We found that the following company pages had the highest number of fans in February 2010. (We analyzed the company’s corporate page. If there was no overall corporate page, we collected data from the product page with the highest number of followers.) Brand Fans Starbucks 6,506,603 Coca Cola 5,057,576 Disney 3,255,734 Adidas 2,424,489 Zara 2,037,917 McDonalds 1,787,191 H&M 1,654,126 Puma 1,423,756 MTV 1,220,436 Kellogs (Pop Tarts) 1,182,435 Table 2: Number of Facebook Fans We identified several key factors common among sites with relatively high fan bases: 1) Applications bring fans to the page Higher fan count was correlated with a greater number of tabs, including applications, on a company’s page (r =.26). 2) Pictures bring fans to the page Higher fan count was also correlated with the number of images posted on the page, both by the company and by other fans (r = .34). 3) Don’t try too hard Interestingly, companies that post frequently on their own page tend to have fewer fans. There was a negative correlation between the percentage of all posts on a page that were written by a company representative and the number of fans on the page (r = -‐.28). A deeper analysis revealed that this was, in large part, due to brands that frequently comment on fan’s posts. When we statistically controlled for the percentage of fan posts that a company responded to, the correlation between the percentage of all posts written by a brand and the number of fans decreased to nonsignificance (r = -‐.08), Taken together with the other results, this suggests that fans may feel uncomfortable on pages where brands appear to be closely monitoring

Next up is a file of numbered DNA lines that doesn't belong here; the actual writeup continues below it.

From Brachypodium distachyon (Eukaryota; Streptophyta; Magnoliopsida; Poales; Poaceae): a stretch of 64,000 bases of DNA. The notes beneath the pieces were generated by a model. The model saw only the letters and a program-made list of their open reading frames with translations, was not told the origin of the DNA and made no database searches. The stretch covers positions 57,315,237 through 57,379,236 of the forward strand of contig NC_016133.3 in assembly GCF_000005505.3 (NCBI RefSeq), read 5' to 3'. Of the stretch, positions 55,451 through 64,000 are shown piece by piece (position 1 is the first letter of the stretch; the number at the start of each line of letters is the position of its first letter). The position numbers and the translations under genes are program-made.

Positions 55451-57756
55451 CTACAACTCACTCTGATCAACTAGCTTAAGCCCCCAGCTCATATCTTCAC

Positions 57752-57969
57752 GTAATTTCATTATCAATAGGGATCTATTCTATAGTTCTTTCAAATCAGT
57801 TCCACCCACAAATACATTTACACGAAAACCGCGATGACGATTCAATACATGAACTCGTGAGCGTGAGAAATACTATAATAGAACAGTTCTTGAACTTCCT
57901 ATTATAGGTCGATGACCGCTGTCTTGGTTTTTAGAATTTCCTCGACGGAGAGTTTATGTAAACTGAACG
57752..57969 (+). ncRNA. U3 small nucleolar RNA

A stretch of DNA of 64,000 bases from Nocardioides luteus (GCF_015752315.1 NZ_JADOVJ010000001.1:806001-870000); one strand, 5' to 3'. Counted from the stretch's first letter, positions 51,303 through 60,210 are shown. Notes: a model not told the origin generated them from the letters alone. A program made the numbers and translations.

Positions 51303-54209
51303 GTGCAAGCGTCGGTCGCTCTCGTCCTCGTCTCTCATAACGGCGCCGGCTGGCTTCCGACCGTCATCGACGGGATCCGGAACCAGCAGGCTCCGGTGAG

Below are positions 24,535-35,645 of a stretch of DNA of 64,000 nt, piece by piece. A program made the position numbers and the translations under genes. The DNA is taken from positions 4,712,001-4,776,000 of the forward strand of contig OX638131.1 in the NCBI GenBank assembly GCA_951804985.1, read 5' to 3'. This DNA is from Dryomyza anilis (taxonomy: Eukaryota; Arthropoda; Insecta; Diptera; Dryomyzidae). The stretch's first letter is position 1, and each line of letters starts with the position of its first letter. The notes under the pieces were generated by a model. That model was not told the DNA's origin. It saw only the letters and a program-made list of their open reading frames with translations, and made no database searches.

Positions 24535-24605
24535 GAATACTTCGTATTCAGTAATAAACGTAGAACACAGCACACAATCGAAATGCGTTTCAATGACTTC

conversations. While it is okay to start a conversation by posting a question to all fans, for example, it appears to be off-‐putting when companies respond too often to fan comments. Sentiment Doesn’t Matter The overall tone towards the company didn’t impact the number of fans on the page. Neither the proportion of positive or negative posts were correlated with the number of fans (r = .08, r = -‐.10, respectively).